Inspired to capture in a thrilling novel a moment in history in which “a sector of the disenfranchised was afforded access to the justice system in a meaningful way,” lawyer-turned-author David Lafaille publishes “In Harm's Way.” Lafaille’s crime thriller details one man’s attempt to level the playing field one person at a time in an arena where the mechanistic approach to justice dominates through a seamless blend the most controversial of issues related to sex, drugs, violence, spirituality, dedication and drama.
Set on the beach of Malibu, Venice and downtown Los Angeles, it follows the story of a young and idealistic spiritual seeker. Denny Martel, a young public defender is coming of age in the rapidly changing world of Superior Court felony trials, defines the generation while challenging the status quo by bringing dedication and passion to a dark corner of society-the criminal justice system. His story resonates well as it deals with personal responsibility and the need to contribute to society in a meaningful way while preserving personal freedom.
Fittingly, two intriguing women shape the protagonist’s precarious path. Celia Duveen, a beautiful and brilliant but damaged ex con and bestselling author whose appetites include drugs and dangerous men, plays to Denny’s sexual side while endangering his tentative relationship with his devotion to the law. Annie Mae Hollins, a typical client for a public defender, has killed her man Ernest in an existential fit when she discovers him in their bed with a man. Denny is trying to keep her out of a life in prison while entertaining Celia’s appetites.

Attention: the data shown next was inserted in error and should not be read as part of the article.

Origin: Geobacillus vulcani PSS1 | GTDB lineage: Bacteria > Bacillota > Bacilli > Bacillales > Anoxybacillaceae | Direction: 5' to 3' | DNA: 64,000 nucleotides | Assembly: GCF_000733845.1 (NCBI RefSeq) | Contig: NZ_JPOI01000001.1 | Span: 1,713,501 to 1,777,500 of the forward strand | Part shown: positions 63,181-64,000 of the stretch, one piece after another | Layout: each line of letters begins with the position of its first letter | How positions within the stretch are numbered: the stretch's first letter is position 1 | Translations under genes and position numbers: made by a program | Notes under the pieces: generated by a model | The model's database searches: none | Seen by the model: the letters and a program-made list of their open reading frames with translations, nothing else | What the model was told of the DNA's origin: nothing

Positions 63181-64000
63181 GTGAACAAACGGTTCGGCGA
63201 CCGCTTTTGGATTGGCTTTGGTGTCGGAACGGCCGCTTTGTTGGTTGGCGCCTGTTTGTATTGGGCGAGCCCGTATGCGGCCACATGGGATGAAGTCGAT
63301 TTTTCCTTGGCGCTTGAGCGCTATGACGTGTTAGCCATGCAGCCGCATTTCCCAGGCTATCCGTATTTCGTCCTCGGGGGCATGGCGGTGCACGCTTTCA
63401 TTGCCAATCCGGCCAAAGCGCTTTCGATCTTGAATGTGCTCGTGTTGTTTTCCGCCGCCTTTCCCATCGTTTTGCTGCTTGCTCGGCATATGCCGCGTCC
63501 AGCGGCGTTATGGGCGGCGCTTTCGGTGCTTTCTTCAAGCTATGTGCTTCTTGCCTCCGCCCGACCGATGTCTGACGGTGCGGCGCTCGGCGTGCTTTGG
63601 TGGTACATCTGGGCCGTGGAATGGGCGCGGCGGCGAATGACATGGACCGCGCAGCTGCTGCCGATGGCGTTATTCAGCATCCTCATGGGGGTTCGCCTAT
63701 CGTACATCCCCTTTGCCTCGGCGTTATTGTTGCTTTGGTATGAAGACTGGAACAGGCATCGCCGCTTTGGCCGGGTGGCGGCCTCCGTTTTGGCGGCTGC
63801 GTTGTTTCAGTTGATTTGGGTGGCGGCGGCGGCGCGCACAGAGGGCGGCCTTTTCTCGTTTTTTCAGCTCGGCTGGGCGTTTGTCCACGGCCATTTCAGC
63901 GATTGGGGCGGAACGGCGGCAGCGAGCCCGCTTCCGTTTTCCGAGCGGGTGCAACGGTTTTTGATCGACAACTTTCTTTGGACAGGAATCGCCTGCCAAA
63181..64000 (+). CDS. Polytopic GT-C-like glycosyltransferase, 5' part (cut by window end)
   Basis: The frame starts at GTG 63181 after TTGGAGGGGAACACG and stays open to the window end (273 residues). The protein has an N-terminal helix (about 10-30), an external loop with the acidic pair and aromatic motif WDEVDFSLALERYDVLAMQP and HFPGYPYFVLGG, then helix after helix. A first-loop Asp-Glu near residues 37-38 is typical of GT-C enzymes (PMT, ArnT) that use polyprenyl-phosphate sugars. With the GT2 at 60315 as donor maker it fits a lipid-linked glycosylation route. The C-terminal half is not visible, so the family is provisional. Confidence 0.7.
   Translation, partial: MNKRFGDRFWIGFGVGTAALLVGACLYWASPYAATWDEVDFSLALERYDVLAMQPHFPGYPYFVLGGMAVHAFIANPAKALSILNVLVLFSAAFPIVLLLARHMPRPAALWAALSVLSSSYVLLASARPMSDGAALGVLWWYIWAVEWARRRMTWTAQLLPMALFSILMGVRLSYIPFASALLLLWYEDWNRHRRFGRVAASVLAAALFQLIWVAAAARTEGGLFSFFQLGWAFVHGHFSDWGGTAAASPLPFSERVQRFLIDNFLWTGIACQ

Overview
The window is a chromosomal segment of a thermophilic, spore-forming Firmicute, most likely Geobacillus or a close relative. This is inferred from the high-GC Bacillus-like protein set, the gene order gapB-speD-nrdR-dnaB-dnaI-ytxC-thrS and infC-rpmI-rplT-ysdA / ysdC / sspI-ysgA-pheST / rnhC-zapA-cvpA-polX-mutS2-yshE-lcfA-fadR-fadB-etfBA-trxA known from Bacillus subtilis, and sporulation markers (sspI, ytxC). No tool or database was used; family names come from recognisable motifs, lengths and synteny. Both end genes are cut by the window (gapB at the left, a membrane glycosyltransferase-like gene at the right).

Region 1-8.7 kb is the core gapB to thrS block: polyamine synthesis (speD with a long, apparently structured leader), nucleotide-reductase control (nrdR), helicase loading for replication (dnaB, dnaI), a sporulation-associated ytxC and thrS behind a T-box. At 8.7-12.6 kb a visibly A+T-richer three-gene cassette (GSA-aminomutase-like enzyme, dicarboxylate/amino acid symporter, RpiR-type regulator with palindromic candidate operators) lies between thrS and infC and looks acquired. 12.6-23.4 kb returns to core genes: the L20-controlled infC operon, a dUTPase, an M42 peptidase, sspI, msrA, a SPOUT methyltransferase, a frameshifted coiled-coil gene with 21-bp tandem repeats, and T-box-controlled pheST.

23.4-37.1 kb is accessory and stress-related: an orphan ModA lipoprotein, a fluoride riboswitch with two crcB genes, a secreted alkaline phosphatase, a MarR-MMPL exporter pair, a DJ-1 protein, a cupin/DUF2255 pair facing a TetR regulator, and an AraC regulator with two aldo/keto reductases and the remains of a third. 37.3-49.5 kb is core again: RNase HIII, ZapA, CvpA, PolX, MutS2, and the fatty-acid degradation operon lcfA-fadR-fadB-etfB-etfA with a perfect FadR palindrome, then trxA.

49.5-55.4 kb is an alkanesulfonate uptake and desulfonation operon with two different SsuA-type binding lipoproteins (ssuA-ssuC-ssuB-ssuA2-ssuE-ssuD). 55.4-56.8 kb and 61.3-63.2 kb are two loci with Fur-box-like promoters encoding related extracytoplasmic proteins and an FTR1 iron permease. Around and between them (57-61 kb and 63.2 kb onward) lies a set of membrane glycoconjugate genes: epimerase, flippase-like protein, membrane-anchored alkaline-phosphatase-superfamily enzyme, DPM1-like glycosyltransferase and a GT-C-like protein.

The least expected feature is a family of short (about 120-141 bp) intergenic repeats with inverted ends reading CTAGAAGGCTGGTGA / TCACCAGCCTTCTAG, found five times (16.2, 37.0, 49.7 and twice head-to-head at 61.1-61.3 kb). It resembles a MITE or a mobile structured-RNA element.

Lafaille has creatively portrayed a time when a generation’s reaction to the Viet Nam War gave birth to a wave of idealism; a time when many new law school grads sought out ways to be relevant in protesting the status quo. With the Superior Court as its stage; spirituality, idealism, sexuality, individuality and equality as underlying themes; and a participant and insider within the justice system as the writer, “In Harm's Way” is one story that will linger in the audience’s hearts and minds long after the curtains have been closed.
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About the Author
David Lafaille graduated the UCLA school of Law in 1966. He tried civil defense cases for two years then spent nine years in the Los Angeles Public Defender's office. In 1976, he founded the firm of Lafaille, Chaleff & English. Continuing as a criminal lawyer, the practice was extended to art, business, intellectual property, entertainment and civil litigation. In 1981, he founded Charter Pacific Bank as chairman serving until 1995. In 1981, he was also President and CEO of Reliance Bancorp. He represented Robert Mitchum, De Wain Valentine, Chic, Higher Octave Records, the Hollywood Reporter, E-Entertainment Television, Steeplechase Media, Comspan, LA Louver Gallery. Starting in 1989, he and Howard Schickler made the definitive collection of photographs documenting the history of the Soviet Union. He served on the boards of the Los Angeles/St. Petersburg Sister City Committee, the Southern California Institute of Architecture (as chairman), the Otis College Board of Trustees and Board of Governors (as chairman), Samaya Foundation, Dharma Heritage Foundation and Eagle and Badge Foundation.